The ACLU responded to the above report by stating that, “anonymity on the Internet is not a thorny issue; it is a Constitutional right. The United States Supreme Court held that the Constitution grants citizens the right to speak anonymously” within the context of political speech. (8) Moreover, the ACLU warned in March 2000 that “an end to Internet anonymity would chill free expression in cyberspace and strip away one of the key structural privacy protections enjoyed by Internet users.” (9)
Anonymity and Freedom of Expression
Individual privacy cannot be considered in isolation. It must be weighed alongside freedom of speech and expression (Parliament, 1990: 7, para. 3.12). “Freedom of speech and privacy are frequently conceived as rights or interests of the individual, and as rights or interests of the community as a whole” (Wacks, 1997).
Those who call for the prohibition of anonymous re-mailers or other restrictions on online anonymity may, however, fail to recognize the cost of such action to the online community in terms of fundamental freedoms. Placing restrictions on anonymity online would have serious negative repercussions for freedom of expression and privacy on the Internet.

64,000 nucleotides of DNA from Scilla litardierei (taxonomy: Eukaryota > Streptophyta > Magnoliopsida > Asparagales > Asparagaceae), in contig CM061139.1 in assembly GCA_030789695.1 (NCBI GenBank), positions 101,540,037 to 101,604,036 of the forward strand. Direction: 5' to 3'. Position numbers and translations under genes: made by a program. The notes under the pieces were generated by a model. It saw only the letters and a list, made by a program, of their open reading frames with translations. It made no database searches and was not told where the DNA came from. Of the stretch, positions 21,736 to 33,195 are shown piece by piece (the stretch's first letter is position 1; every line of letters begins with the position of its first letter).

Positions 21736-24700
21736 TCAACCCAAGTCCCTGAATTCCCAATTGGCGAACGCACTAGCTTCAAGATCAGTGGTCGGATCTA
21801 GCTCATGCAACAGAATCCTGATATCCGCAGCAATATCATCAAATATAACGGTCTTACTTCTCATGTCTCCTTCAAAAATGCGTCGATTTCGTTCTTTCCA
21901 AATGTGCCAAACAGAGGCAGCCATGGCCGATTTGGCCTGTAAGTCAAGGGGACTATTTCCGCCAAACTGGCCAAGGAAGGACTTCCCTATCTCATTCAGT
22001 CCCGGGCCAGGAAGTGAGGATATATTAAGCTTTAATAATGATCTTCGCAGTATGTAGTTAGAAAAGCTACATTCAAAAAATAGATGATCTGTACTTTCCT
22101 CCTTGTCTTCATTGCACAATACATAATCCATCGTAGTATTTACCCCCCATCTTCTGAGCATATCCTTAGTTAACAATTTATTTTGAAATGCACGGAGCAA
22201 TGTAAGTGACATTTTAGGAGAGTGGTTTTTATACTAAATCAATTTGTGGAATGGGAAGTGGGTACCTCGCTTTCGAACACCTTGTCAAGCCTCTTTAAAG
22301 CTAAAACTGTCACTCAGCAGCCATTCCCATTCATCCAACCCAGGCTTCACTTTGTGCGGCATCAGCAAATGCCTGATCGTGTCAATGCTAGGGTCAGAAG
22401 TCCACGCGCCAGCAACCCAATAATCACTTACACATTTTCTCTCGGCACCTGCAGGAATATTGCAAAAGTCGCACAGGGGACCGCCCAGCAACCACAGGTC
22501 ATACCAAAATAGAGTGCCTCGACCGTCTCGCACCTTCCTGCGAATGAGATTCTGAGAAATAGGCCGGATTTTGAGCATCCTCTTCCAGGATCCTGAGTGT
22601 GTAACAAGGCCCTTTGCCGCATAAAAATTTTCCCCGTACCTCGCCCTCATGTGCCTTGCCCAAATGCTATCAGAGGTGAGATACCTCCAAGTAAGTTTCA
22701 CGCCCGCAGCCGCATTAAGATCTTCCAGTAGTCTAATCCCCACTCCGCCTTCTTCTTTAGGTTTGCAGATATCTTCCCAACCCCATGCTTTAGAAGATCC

Fortunately, international conventions such as the European Convention on Human Rights (ECHR) do recognize freedom of expression as a right. Article 10 of the ECHR states that:
1. Everyone has the right to freedom of expression. This right should include freedom to hold opinions and to receive and impart information and ideas without interference by public authority and regardless of frontiers….
2. The exercise of these freedoms, since it carries with it duties and responsibilities, may be subject to such formalities, conditions, restrictions or penalties as are prescribed by law and are necessary in a democratic society, in the interests of national security, … for the prevention of disorder or crime, … for the protection of the reputation or rights of others, …